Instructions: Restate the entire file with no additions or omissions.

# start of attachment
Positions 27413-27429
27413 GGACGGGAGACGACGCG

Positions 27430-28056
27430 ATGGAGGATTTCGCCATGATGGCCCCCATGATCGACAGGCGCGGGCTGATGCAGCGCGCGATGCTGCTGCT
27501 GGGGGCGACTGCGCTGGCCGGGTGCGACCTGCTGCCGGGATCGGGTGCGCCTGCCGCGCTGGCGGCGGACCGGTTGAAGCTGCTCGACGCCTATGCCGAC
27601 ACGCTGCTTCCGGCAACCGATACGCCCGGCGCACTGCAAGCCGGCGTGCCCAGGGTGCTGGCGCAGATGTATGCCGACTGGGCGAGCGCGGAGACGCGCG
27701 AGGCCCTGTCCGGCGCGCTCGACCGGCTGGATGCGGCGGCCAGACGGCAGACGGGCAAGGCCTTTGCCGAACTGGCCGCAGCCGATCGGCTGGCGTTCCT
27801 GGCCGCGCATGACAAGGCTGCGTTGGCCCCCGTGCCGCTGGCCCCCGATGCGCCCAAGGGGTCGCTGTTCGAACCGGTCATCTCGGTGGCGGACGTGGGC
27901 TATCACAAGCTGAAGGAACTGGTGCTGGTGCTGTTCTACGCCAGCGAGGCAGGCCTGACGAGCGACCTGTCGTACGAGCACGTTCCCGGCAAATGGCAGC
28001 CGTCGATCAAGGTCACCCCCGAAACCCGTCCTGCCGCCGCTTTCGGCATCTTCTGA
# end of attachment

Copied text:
Positions 27413-27429
27413 GGACGGGAGACGACGCG

Positions 27430-28056
27430 ATGGAGGATTTCGCCATGATGGCCCCCATGATCGACAGGCGCGGGCTGATGCAGCGCGCGATGCTGCTGCT
27501 GGGGGCGACTGCGCTGGCCGGGTGCGACCTGCTGCCGGGATCGGGTGCGCCTGCCGCGCTGGCGGCGGACCGGTTGAAGCTGCTCGACGCCTATGCCGAC
27601 ACGCTGCTTCCGGCAACCGATACGCCCGGCGCACTGCAAGCCGGCGTGCCCAGGGTGCTGGCGCAGATGTATGCCGACTGGGCGAGCGCGGAGACGCGCG
27701 AGGCCCTGTCCGGCGCGCTCGACCGGCTGGATGCGGCGGCCAGACGGCAGACGGGCAAGGCCTTTGCCGAACTGGCCGCAGCCGATCGGCTGGCGTTCCT
27801 GGCCGCGCATGACAAGGCTGCGTTGGCCCCCGTGCCGCTGGCCCCCGATGCGCCCAAGGGGTCGCTGTTCGAACCGGTCATCTCGGTGGCGGACGTGGGC
27901 TATCACAAGCTGAAGGAACTGGTGCTGGTGCTGTTCTACGCCAGCGAGGCAGGCCTGACGAGCGACCTGTCGTACGAGCACGTTCCCGGCAAATGGCAGC
28001 CGTCGATCAAGGTCACCCCCGAAACCCGTCCTGCCGCCGCTTTCGGCATCTTCTGA